After retiring as a player, Art Ross took a turn as an on-ice official.
After retiring as a player, Art Ross
took a turn as an on-ice official.
(Hockey Hall of Fame)
The Canadian Hockey Association debuted in 1909-10, with Art hired as playing-coach of the All-Montreal Hockey Club. The league lasted mere weeks, so after scoring 4 goals in 4 games, he joined the Haileybury Comets of the National Hockey Association, another league in its inaugural season. Ross earned $2,700 from Haileybury that season, but when the league imposed a salary cap of $5,000 per team for salaries, he began to look for other opportunities, know that his salary would be decreased in Haileybury. He returned to the Wanderers who, by then, had also joined the NHA.

After four seasons with the NHA Wanderers, Ross asked for a salary increase. When it appeared none was forthcoming, he spoke candidly with several of the NHA's stars, trying to convince them to form a new league that would offer higher salaries. His action resulted in a suspension in November 1914 by Emmett Quinn, the president of the NHA. But rather than accept his punishment, Ross declared himself a free agent, claiming his contract with the Wanderers was no longer valid. Although not truly having the autonomy to do so, Quinn suspended Ross from all organized hockey.

The new league failed to materialize and Ross applied for reinstatement to the NHA. The owners deduced that if they suspended Ross, they would be forced to also suspend all those players he signed to the new league, which would cripple the NHA. His actions led to his release by the Wanderers.

Art joined the Ottawa Senators for the 1914-15season. The Senators and Wanderers both finished with 14 wins and 6 losses, forcing a two-game, total goal series to decide the NHA champion. Ross had always been a strategic thinker, and in order to stop the lightning-quick Wanderers, he created a defensive strategy that required three defenders to line up across the ice in their own zone to stop offensive rushes. The Senators outscored the Wanderers 4-1, allowing them the right to face the Vancouver Millionaires of the Pacific Coast Hockey Association for the Stanley Cup.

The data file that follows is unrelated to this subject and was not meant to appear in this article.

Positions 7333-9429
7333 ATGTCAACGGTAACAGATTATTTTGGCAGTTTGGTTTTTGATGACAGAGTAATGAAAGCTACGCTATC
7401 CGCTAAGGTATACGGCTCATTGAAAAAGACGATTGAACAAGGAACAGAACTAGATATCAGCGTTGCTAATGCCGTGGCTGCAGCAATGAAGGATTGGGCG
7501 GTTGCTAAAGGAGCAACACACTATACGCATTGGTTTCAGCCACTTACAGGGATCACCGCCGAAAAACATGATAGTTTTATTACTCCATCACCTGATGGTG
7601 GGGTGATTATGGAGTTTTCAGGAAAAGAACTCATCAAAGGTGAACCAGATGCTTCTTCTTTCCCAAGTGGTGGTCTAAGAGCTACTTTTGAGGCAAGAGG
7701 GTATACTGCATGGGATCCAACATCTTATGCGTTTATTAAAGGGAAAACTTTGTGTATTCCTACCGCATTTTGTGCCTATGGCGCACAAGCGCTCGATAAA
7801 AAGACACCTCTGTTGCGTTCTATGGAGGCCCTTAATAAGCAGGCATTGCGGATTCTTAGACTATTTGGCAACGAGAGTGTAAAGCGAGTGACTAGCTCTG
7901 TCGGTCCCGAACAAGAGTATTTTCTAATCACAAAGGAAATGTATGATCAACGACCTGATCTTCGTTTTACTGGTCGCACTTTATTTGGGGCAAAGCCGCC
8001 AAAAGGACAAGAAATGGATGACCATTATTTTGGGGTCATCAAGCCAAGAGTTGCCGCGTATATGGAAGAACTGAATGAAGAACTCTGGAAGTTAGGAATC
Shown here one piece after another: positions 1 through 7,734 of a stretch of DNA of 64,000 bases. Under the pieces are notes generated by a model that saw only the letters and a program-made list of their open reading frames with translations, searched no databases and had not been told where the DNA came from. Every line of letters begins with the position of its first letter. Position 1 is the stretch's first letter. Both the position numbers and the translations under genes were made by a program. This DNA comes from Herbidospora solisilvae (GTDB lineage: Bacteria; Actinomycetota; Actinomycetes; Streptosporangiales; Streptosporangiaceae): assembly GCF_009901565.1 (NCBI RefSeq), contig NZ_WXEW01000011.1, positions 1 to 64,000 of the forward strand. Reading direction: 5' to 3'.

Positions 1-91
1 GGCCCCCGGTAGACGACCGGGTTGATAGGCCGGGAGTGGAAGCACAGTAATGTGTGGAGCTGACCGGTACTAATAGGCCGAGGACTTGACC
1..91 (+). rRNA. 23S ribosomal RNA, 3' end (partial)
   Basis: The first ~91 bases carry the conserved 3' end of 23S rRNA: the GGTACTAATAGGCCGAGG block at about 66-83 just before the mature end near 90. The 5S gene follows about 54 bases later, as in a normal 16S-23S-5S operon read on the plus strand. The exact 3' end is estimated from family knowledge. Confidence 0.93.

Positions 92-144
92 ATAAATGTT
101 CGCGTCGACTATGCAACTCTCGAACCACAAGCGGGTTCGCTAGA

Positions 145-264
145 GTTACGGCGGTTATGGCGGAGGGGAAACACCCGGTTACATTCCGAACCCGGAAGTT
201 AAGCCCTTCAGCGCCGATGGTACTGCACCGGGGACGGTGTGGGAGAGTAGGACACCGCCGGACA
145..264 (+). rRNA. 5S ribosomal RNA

Following the 1915-16 season with Ottawa, Ross returned to Montreal to oversee his sporting goods store. He joined the Wanderers for his final two seasons as a player.

Lester Patrick (left) and Clarence Campbell (right) are on hand as Elmer Lach receives the trophy named after Art Ross (2nd from right) in 1948.
Lester Patrick (left) and Clarence Campbell (right) are on hand as Elmer Lach receives the trophy named after Art Ross (2nd from right) in 1948. (Hockey Hall of Fame)
The Wanderers, along with the Montreal Canadiens, Ottawa Senators, Quebec Bulldogs and Toronto Arenas, dissolved the league over a dispute with Eddie Livingstone, owner of the Toronto Blueshirts. In effect, they simply changed the league's name and worked around the expelled owner. The National Hockey Association re-emerged as the National Hockey League.

The NHL debuted in November 1917 with Art Ross as coach of the Wanderers, but a fire on January 2, 1918, destroyed their home, the Montreal Arena, and forced them to fold after 4. With the disbanding of his team, Art Ross retired as a player.

Through his playing career, the pioneering defenceman scored 102 goals and had 34 assists in 192 through several leagues that could be deemed comparable to the best in the world at that time. He added one goal in 3 NHL games.

Although Art Ross went on to a storied career in hockey management, he was inducted into the Hockey Hall of Fame in 1949. A ceremony was held before a Boston Bruins' game on December 2, 1949. In 1975, Ross was inducted into Canada's Sports Hall of Fame.In 1984, he was posthumously awarded the Lester Patrick Trophy, recognizing his contributions to hockey in the United States.

In 1947, he donated the Art Ross Trophy to the NHL to be awarded annually to the top point-collector through the regular season. In addition, he introduced a hockey puck to the NHL still used today as well as an improved hockey net that was used for decades.

Art Ross died on August 5, 1964 in Medford, Massachusetts at the age of 78. His death was mourned by the hockey community, but his legacy to hockey continues to this day.

Kevin Shea is the Editor of Publications and Online Features for the Hockey Hall of Fame.